Miketendo64: As regards to the future of Japanese Nintendo, do you have any plans to expand the brand or even build a team to help with the workload?
Brian Cooper: Well something will have to change in the few months or so as I’m not getting any younger! I’m optimistically hoping to earn enough to pay a helping hand as I haven’t the nerve to ask anybody to work for free. If not, I’ll likely have to rejoin the rat-race full-time which would likely mean shutting down the website or keeping it as just some kind of archive. Hopefully, it won’t come to that, but I can’t see the workload decreasing anytime soon unless Nintendo thinks a Switch U is some kind of a good idea!
Realistically I do expect it to close next year however and will willingly listen to any offers to buy the website and/or for employment. Regardless, I have almost everything in place ready to start my new podcast Toad Talk, I just need to record now! And a profile for Toad from Mario Kart will appear on Toad Town within the next few days!
Miketendo64: You also have a side project going on as well, Toad.Town. Could you tell us a little bit more about it?
Brian Cooper: Oh that was started just for fun just like how my main website used to be! I opened the site earlier this year and it features profiles of a number of Toad characters with artwork drawn by Leigh Davis (No Marios). I’ll be adding approximately one per month and have plans for additional characters and content if I ever run out of Toads (which won’t be anytime soon!). If I do ever discontinue Japanese Nintendo, then Toad Town will inevitably carry on and is seen as a longterm (but far-less time consuming) project.
Miketendo64: It is no secret that Toad from the Mario series is your favorite video game character. What is it about him that you like so much?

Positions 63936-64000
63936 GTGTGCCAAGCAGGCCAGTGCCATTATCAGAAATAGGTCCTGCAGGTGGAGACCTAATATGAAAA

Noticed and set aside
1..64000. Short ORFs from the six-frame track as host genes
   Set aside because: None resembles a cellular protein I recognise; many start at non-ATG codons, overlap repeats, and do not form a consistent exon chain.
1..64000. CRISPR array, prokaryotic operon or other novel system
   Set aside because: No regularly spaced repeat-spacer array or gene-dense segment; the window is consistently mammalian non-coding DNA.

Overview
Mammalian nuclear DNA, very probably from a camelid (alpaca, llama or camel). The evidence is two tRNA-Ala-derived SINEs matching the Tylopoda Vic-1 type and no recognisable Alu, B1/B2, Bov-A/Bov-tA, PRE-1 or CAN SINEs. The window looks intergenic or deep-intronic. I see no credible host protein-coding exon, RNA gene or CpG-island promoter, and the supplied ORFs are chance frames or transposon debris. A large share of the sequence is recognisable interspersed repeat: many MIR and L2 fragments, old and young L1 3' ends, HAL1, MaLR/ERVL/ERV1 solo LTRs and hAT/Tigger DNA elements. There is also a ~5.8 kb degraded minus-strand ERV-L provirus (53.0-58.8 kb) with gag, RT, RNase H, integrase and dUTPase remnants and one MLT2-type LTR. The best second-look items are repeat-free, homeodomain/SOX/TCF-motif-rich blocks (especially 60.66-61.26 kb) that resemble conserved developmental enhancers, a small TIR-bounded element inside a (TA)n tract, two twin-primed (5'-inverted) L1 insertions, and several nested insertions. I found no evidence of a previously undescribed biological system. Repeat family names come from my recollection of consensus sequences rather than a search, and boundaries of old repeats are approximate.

Brian Cooper: I think it’s his smile more than anything. Every time I feel down, I look at his smile and he cheers me up! It helps that he’s often easy to control in the games which he appears in too! I always played as him in Super Mario Bros. 2, but it was Super Mario Kart when he really became my favourite!
Miketendo64: Perhaps the most important question. Where can people find your content and engage with you on Social Media?
Brian Cooper: I don’t really have many profiles online due to lack of time, but my website is at https://japanesenintendo.com and my Twitter at https://twitter.com/japaneseswitch. The Toad website is also at https://toad.town/!
We thank you, Brian, for taking the time to talk with us and for being so open about the hardships of running a such a demanding website. We treasure our friendship with you and truly admire how you keep the Good Ship Japanese Nintendo sailing even through the most turbulent of times. We dread the day you decide to shut up shop as you are a staple in the Nintendo gaming community and one of the few honest, truthful media sites still running. We know all too well the struggles of maintaining a media site and are very lucky to have such an amazing team of writers contributing to our site.
Thank you everyone for reading this week’s Content Creator Spotlight. We sincerely hope that you will check out Japanese Nintendo and follow him on Twitter. If you are a Content Creator, dedicated to all things Nintendo or gaming, please get in touch with us at firstname.lastname@example.org and we may feature you in our next Content Creator Spotlight.
Until Next Time, Keep On Gaming!